The Mathematical Sciences Research Institute (MSRI) is an independent nonprofit mathematical research institution in Berkeley, California. It is widely regarded as a world leading mathematical center for collaborative research, drawing thousands of leading researchers from around the world each year.
|Type||501(c)(3) nonprofit mathematical research institute|
Isadore M. Singer
17 Gauss Way,
MSRI was founded in 1982, and its funding sources include the National Science Foundation, foundations, corporations, and more than 90 universities and institutions. The Institute is located at 17 Gauss Way on the University of California, Berkeley campus, close to Grizzly Peak in the Berkeley Hills.
Because of its contribution to the nation’s scientific potential, MSRI’s activity is supported by the National Science Foundation and the National Security Agency. Private individuals, foundations, and nearly 100 Academic Sponsor Institutions, including the top mathematics departments in the United States, provide crucial support and flexibility. James Simons, founder of Renaissance Technologies and a University of California, Berkeley alumnus, is a long-time supporter of MSRI and serves as a member of the Board of Trustees.
The Mathematical Sciences Research Institute was founded in September 1982 by three UC Berkeley professors: Shiing-Shen Chern, Calvin Moore, and Isadore M. Singer. Shiing-Shen Chern acted as the founding Director of the institute and Calvin Moore acted as the founding Deputy Director.
MSRI was originally located at the UC Extension Building at 2223 Fulton Street, and on April 1, 1985, MSRI moved into its current facility on Berkeley hills. Initially, MSRI paid rent for this new building to the University of California. However, since August 2000, it has occupied the building without the rental burden, as one of several contributions of the UC campus.
MSRI is governed by a Board of Trustees consisting of up to 35 elected members and 7 ex-officio members: the Director of the Institute, the Deputy Director, the Chair of the Committee of Academic Sponsors, the co-Chairs of the Human Resources Advisory Committee and the co-Chairs of the Scientific Advisory Committee (SAC).
Unlike many mathematical institutes, MSRI has no permanent faculty or members, and its research activities are overseen by its Scientific Advisory Committee (SAC), a panel of distinguished mathematicians drawn from a variety of different areas of mathematical research. There are 10 regular members in the SAC, and each member serves a four-year term and is elected by the Board of Trustees.
MSRI hosts about 85 mathematicians and postdoctoral research fellows each semester for extended stays and holds programs and workshops, which draw approximately 2,000 visits by mathematical scientists throughout the year. The visitors come to MSRI to work in an environment that promotes creativity and the effective interchange of ideas and techniques. MSRI features two focused programs each semester, attended by foremost mathematicians and postdocs from the United States and abroad; the Institute has become a world center of activity in those fields.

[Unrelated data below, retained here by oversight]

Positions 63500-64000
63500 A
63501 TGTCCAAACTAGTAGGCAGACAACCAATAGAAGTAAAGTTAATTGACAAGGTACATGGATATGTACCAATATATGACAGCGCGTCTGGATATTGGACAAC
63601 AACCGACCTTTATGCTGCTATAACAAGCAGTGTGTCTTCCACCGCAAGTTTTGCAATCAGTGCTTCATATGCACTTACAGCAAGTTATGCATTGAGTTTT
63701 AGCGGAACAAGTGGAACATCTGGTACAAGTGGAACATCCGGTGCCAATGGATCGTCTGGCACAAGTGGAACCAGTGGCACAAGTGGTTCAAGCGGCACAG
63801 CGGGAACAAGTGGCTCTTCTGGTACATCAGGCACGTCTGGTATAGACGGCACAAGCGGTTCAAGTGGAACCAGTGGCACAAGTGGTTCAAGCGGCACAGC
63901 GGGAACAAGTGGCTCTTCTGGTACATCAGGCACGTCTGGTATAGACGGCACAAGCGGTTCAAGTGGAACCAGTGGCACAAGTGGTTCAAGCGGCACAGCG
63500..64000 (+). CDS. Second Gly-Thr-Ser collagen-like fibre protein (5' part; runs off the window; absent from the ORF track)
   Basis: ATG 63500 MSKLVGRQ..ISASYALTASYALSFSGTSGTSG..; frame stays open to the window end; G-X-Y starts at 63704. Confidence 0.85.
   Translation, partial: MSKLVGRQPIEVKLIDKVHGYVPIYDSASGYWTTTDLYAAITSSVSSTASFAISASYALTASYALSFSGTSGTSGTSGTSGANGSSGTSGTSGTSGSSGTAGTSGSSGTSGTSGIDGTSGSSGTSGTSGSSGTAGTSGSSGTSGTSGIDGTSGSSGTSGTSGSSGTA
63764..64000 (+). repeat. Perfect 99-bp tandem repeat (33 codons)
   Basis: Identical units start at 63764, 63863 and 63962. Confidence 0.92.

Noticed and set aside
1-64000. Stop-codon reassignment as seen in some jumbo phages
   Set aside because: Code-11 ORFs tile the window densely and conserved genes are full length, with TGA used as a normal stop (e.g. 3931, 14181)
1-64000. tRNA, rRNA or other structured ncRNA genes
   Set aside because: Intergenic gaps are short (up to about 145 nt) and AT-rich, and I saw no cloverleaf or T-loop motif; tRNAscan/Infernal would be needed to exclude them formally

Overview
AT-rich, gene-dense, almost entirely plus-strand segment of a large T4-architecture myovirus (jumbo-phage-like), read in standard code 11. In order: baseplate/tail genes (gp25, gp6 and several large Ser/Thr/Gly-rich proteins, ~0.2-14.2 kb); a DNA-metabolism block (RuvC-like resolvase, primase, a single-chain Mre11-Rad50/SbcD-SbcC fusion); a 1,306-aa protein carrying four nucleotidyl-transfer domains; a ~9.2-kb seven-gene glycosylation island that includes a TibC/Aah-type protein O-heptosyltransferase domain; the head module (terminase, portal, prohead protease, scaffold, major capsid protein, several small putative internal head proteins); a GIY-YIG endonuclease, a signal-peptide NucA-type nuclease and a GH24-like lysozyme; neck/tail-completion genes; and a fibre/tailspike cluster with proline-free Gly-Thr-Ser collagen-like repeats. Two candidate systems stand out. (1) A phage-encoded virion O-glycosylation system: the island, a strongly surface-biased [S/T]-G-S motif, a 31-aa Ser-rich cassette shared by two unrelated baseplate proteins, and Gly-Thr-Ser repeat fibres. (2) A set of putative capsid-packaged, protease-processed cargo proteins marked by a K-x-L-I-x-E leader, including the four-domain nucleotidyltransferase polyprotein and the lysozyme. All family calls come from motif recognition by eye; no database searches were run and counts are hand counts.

MSRI takes advantage of its close proximity to the University of California Berkeley and the Lawrence Berkeley National Laboratory and also collaborates nationally with organizations such as the Chicago Mercantile Exchange. The Institute’s prize-winning forty-eight thousand square foot building has views of the San Francisco Bay. After 30 years of activity, the reputation of the Institute is such that mathematicians make it a professional priority to participate in the Institute’s programs.
MSRI also serves a wider community through the development of human scientific capital, providing postdoctoral training to young scientists and increasing the diversity of the research workforce. The Institute also advances the education of young people with conferences on critical issues in mathematics education. Additionally, they host research workshops that are unconnected to the main programs, such as its annual workshop on K-12 mathematics education Critical Issues in Mathematics Education.
During the summer, workshops for graduate students are held through the MSRI-UP program. MSRI sponsors programs for middle and high school students and their teachers as part of the Math Circles and Circles for Teachers that meet weekly in San Francisco, Berkeley, and Oakland. It also sponsors the Bay Area Mathematical Olympiad (BAMO), the Julia Robinson Mathematics Festival, and the U.S. team of young girls that competes at the China Girls Math Olympiad.
The lectures given at MSRI events are videotaped and made available for free on the internet. MSRI has sponsored a number of events that reach out to the non-mathematical public, and its Simons Auditorium also hosts special performances of classical music. Mathematician Robert Osserman has held a series of public "conversations" with artists who have been influenced by mathematics in their work, such as composer Philip Glass, actor and writer Steve Martin, playwright Tom Stoppard, and actor and author Alan Alda. MSRI also collaborates with local playwrights for an annual program of new short mathematics-inspired plays at Monday Night Playground at the Berkeley Repertory Theater, and co-sponsored a series of mathematics-inspired films with UC Berkeley's Pacific Film Archive for MSRI's 20th anniversary.  It also created a series of mathematical puzzles that were posted among the advertising placards on San Francisco Muni buses.
The Mathical Award is presented to books "that inspire children of all ages to see math in the world around them.". Recipients of the award include John Rocco, Robie Harris, Jeffrey Kluger, Lauren Child, Michael J. Rosen, Leopoldo Gout, Elisha Cooper, Kate Banks, Gene Luen Yang, Steve Light, and Richard Evan Schwartz.